by Sara Pennypacker
illustrated by Marla Frazee
Disney*Hyperion Books, on shelves July 27
review copy read in ARC received at ALA
Don't worry. There won't be a single plot spoiler here. Instead, let's consider the craft of a writer who can keep the fourth book in an "ages 7-10" series just as fresh and delightful as the other three.
1. She assumes you know the characters, so she digs deeper into what makes each character tick. She continues to make her characters more and more three-dimensional, not just "the younger sister who takes risks and the older brother who carries his backpack and research books everywhere." (Sorry Jack and Annie, but it's true. Except Jack left his backpack at home in the latest book, so that's a start!) Clementine and Margaret are complicated, quirky characters who make surprising and heart-rendering choices. Even Mitchell, Margaret's brother who is N-O-T not Clementine's boyfriend, comes into clearer focus in this book. (Margaret...Mitchell. I just noticed that. A quiet little homage by Ms. Pennypacker, or just two alliterative names?)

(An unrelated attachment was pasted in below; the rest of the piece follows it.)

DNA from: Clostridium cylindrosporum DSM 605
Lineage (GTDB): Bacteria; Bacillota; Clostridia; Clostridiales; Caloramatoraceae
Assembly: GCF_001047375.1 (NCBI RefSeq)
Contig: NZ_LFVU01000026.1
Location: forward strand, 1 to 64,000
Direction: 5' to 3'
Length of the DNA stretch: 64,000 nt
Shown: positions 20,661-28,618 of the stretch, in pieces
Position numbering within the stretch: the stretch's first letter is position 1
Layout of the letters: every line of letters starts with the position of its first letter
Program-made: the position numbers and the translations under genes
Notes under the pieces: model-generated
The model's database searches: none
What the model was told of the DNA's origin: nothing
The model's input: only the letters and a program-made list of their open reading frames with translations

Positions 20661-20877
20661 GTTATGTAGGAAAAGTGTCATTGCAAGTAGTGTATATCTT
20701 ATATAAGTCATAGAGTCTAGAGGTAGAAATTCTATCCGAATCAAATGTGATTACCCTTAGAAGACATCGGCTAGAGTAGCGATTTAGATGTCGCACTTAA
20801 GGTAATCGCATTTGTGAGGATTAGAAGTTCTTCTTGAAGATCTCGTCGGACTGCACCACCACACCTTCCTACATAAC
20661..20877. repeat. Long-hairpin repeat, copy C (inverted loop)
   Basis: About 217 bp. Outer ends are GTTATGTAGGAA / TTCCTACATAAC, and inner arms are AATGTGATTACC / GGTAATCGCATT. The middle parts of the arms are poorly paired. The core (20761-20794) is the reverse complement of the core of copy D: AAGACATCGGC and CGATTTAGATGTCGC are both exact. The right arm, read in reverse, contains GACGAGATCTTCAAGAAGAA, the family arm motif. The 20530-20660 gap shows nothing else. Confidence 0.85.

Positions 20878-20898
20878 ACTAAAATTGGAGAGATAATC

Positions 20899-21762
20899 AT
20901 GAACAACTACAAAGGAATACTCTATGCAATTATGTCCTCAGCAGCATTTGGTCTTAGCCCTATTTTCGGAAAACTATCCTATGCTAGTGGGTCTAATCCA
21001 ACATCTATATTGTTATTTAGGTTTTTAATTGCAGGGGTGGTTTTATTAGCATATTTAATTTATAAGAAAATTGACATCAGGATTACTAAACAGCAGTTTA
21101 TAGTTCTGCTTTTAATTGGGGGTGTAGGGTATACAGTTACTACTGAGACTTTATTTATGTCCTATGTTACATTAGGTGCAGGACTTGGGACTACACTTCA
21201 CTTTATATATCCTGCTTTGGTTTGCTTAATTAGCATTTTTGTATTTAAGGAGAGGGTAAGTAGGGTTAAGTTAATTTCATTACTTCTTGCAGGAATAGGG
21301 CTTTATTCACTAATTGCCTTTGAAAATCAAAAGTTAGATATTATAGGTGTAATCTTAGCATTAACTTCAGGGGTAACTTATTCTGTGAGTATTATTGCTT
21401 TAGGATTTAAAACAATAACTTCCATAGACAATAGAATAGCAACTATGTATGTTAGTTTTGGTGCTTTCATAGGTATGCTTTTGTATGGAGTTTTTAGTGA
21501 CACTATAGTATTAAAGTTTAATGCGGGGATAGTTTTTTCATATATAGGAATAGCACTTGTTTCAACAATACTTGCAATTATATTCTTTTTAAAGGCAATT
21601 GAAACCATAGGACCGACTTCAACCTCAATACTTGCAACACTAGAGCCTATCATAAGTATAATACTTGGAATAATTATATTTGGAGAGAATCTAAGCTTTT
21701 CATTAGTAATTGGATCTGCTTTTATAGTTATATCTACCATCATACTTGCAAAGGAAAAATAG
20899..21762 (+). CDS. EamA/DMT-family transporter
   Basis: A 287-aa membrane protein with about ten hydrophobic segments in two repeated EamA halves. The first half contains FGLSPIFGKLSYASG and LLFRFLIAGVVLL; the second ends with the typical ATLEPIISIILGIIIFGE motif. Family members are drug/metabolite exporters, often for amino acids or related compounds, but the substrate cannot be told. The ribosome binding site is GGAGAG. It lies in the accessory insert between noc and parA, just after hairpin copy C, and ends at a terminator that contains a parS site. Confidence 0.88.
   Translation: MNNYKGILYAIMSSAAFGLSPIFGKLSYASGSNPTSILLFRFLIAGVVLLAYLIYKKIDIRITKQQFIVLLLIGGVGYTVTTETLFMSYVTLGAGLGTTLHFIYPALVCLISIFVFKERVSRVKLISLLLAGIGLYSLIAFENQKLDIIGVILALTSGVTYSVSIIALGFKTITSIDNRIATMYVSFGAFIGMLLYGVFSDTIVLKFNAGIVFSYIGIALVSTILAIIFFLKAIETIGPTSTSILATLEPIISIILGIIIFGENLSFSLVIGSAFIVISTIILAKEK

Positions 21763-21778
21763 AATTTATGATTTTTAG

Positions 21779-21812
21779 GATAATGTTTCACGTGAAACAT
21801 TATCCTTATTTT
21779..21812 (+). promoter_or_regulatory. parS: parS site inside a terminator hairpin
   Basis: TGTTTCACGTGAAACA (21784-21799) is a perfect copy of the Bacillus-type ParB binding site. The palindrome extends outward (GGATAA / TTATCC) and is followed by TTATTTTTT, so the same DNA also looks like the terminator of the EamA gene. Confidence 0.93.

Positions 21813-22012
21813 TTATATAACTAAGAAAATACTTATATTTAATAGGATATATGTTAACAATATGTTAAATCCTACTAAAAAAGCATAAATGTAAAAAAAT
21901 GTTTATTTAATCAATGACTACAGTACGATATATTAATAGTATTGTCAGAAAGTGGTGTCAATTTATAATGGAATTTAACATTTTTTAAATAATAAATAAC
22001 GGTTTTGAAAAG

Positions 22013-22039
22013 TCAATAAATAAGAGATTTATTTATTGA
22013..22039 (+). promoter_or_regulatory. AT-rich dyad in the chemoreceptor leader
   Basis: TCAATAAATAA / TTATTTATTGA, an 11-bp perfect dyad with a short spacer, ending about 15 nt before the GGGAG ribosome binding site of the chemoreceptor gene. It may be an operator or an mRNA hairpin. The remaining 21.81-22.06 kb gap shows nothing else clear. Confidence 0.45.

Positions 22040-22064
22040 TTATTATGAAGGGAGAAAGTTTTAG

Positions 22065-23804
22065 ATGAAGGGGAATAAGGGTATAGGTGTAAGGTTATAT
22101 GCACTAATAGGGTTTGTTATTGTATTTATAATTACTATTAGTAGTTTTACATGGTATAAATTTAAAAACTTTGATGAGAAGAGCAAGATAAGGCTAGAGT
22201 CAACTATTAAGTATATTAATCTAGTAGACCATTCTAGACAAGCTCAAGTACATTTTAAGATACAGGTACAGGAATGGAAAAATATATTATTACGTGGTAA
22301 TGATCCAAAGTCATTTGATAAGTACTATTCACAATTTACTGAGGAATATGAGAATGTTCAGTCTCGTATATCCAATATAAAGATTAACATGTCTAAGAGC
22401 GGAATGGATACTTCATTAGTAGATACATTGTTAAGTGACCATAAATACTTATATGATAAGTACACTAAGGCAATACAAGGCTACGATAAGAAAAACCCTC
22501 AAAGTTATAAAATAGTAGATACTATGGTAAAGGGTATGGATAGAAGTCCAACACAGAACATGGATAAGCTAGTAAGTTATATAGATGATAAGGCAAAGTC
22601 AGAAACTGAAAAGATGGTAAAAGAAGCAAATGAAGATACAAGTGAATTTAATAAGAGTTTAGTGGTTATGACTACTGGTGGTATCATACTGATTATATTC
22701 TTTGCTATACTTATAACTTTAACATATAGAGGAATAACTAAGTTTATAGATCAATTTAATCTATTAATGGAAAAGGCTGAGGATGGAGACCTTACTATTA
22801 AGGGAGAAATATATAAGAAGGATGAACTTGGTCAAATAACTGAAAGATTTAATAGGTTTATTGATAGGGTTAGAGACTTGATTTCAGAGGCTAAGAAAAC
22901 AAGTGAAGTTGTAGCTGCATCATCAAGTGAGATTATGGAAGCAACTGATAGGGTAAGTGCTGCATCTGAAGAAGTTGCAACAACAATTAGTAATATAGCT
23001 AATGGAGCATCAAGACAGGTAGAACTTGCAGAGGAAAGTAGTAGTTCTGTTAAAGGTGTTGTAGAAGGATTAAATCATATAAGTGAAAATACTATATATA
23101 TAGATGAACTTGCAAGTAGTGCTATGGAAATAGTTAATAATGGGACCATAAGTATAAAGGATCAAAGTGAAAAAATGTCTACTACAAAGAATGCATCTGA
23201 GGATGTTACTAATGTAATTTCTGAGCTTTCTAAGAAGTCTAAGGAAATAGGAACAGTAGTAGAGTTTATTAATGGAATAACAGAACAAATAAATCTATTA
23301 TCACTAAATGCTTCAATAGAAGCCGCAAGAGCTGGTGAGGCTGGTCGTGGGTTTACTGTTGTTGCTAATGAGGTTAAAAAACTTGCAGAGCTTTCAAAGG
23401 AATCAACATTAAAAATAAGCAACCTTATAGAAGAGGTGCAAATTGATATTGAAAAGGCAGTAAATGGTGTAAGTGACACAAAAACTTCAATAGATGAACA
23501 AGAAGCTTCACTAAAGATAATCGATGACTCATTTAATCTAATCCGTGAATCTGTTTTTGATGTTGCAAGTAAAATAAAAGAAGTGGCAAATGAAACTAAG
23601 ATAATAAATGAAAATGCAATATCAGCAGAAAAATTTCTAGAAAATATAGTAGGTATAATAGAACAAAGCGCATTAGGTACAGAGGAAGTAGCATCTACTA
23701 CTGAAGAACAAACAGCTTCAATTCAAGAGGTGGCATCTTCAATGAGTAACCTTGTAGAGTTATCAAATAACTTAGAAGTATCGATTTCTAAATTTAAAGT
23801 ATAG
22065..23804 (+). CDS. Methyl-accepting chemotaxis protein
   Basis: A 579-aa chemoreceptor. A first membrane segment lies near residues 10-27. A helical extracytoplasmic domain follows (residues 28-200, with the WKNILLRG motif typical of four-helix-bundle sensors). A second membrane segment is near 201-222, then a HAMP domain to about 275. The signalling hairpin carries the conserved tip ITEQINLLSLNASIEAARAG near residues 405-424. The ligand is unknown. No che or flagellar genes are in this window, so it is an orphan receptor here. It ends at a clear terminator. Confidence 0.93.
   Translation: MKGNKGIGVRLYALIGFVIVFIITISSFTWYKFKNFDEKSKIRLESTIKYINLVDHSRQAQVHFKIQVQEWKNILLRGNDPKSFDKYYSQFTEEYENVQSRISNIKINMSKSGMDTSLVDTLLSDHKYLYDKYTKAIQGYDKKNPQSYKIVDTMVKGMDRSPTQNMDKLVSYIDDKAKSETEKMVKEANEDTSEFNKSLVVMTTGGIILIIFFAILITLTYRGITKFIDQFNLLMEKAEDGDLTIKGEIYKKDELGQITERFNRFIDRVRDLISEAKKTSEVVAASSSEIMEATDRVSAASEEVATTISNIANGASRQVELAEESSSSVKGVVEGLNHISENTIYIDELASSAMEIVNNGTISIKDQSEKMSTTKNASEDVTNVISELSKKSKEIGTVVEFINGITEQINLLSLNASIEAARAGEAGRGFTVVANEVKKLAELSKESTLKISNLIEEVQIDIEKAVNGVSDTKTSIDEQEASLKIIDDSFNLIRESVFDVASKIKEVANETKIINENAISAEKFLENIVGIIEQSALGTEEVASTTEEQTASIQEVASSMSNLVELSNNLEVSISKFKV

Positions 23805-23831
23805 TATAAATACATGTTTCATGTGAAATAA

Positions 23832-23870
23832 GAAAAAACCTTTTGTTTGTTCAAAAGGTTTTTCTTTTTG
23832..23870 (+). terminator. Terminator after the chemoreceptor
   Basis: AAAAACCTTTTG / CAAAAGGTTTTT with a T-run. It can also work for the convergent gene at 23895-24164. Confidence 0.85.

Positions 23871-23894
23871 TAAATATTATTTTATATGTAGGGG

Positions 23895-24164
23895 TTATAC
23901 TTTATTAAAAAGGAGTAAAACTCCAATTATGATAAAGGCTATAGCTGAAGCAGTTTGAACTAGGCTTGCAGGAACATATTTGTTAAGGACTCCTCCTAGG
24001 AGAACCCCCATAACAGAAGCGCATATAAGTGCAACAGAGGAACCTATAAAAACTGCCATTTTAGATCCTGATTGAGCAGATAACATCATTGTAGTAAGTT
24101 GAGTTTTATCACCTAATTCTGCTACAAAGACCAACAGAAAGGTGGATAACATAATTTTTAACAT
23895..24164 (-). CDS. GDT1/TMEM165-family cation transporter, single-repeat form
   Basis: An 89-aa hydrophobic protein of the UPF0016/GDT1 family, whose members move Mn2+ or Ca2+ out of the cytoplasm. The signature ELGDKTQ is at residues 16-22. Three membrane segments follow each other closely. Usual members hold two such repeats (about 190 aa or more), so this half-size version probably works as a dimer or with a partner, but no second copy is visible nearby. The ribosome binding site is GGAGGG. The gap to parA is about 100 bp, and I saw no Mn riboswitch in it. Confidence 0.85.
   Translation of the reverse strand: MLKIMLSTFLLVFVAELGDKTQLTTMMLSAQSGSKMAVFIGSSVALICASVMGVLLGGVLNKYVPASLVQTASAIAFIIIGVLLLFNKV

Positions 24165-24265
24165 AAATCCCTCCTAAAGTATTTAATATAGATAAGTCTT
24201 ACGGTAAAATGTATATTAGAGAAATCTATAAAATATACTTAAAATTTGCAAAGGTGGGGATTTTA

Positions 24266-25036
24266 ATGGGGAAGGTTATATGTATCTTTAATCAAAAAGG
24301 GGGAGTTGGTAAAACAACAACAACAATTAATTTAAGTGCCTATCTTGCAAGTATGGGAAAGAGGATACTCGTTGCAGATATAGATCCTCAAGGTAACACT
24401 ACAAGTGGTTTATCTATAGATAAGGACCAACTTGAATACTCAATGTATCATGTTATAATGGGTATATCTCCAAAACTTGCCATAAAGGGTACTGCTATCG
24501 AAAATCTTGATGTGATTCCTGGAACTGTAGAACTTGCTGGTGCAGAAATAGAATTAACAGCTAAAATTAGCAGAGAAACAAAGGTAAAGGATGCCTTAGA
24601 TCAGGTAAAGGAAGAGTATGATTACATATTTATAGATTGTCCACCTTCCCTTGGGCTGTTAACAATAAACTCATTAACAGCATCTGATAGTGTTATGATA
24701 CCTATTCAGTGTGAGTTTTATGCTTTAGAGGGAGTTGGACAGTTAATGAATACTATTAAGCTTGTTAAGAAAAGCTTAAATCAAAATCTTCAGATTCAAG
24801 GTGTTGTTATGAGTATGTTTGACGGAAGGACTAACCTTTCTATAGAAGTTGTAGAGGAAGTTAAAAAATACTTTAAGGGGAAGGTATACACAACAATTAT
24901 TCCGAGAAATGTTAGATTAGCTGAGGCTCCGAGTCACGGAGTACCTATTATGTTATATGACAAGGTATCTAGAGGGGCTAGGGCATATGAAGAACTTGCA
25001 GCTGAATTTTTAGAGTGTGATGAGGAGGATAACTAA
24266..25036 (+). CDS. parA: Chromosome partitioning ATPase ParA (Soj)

2. The plot structure of ALVIN HO seems to me to be "random and vaguely related stuff happens." (If I'm wrong, please enlighten me.) On the other hand, Sara Pennypacker has used plot and subplot in as sophisticated a way as Stieg Larsson. Pennypacker uses ONE plot (friend of the week) and ONE subplot (Moisturizer the kitten), rather than six or seven of each, but she makes plot and subplot mirror and resonate and foreshadow and dovetail.
3. She tackles big, serious issues in a way that makes it fun and unthreatening to think about. In this case, Friendship: what does it look like, sound like, act like? what is it? what is it not? how do you grow it?
(On a side note -- over the course of writing this post, I am hatching an idea for a beginning-of-the-year fourth grade unit of study on series books. If we can talk about plot and subplot, character development, and theme with Clementine (or Cleo, or Jack and Annie, or Alvin Ho, or Ting and Ling, or Sassy...), aren't children more likely to notice these things themselves when they read longer, more complicated chapter books? The catch-words "scaffolding" and "differentiation" are ringing in my ears...)